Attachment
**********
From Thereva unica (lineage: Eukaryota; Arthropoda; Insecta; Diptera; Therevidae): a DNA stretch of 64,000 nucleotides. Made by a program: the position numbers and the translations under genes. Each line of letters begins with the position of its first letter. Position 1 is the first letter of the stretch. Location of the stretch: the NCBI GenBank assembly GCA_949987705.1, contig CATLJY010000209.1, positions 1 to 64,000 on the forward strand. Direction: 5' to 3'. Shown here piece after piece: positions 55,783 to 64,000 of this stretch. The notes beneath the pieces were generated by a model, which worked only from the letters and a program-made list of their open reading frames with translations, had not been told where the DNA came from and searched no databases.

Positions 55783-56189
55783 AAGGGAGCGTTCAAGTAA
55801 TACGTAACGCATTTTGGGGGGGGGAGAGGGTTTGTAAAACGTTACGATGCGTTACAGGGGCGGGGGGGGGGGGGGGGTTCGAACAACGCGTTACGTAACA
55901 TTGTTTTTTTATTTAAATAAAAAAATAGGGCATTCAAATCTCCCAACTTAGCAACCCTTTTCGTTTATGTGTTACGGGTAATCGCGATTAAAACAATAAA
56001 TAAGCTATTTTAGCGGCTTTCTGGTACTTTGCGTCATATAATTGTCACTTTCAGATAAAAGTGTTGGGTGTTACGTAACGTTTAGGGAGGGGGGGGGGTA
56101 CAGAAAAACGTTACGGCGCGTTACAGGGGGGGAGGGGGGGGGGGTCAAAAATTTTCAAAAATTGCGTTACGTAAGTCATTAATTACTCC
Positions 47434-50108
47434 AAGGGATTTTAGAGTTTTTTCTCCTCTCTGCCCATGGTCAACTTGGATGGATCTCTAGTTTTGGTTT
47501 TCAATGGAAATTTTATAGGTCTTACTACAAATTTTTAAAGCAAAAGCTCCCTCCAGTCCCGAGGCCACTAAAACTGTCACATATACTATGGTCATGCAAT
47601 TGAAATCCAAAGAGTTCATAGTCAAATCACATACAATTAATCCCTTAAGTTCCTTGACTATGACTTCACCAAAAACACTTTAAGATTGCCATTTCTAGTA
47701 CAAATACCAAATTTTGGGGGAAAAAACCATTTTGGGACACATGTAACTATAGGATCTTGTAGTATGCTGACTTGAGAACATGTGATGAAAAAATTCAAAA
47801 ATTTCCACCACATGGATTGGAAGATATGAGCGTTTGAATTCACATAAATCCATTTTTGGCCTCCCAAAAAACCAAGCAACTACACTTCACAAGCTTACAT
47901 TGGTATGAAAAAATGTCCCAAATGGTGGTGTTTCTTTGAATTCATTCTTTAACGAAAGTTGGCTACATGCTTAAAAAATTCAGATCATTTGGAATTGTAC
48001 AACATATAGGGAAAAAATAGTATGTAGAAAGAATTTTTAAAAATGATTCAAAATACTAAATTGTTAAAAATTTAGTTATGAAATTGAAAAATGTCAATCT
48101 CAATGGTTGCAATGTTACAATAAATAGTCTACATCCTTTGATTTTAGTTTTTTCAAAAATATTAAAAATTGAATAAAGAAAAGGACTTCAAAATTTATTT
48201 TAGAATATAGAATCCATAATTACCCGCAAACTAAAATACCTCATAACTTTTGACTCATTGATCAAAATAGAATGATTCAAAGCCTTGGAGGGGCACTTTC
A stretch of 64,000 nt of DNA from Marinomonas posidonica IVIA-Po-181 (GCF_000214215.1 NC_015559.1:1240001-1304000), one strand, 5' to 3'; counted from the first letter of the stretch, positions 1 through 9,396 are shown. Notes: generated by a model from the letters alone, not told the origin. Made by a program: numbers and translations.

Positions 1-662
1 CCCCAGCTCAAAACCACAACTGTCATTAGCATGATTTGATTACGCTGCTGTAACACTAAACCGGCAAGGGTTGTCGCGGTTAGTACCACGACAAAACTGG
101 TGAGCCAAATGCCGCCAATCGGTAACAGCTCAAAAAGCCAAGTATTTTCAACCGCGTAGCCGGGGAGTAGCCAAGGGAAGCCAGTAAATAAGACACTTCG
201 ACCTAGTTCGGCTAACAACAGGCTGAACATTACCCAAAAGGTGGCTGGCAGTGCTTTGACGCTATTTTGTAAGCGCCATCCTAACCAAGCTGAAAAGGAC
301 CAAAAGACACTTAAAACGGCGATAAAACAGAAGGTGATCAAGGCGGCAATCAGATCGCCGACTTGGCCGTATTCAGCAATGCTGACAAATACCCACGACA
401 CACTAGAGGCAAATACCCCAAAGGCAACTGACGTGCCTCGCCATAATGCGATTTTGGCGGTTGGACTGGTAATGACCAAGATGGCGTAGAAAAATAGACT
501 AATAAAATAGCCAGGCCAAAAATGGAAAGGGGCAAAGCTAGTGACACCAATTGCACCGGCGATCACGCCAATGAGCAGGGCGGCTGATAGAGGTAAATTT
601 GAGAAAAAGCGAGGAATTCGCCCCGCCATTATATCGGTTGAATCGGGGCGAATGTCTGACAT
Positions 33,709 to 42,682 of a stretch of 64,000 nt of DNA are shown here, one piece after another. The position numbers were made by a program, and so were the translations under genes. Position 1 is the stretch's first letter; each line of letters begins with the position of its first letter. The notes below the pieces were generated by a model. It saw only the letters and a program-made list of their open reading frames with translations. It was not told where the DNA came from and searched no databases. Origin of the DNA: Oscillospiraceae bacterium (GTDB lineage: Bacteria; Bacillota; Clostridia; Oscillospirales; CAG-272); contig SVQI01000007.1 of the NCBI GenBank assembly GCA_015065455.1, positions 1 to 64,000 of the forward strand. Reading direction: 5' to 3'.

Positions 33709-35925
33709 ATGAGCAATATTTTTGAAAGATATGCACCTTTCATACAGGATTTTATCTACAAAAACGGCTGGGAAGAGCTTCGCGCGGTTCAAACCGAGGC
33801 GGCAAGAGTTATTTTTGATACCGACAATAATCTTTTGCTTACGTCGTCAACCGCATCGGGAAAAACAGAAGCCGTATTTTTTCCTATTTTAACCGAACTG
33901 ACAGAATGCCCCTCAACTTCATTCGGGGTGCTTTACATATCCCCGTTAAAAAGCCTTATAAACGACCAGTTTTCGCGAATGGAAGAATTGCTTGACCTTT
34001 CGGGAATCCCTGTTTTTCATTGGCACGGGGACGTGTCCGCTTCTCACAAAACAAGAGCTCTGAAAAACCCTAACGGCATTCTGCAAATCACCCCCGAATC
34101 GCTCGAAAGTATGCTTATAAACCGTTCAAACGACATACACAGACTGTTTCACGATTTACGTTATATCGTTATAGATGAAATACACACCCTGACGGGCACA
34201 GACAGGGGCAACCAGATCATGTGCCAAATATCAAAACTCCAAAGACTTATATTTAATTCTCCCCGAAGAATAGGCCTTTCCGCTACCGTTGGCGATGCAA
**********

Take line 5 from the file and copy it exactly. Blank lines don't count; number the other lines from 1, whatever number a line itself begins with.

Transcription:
55901 TTGTTTTTTTATTTAAATAAAAAAATAGGGCATTCAAATCTCCCAACTTAGCAACCCTTTTCGTTTATGTGTTACGGGTAATCGCGATTAAAACAATAAA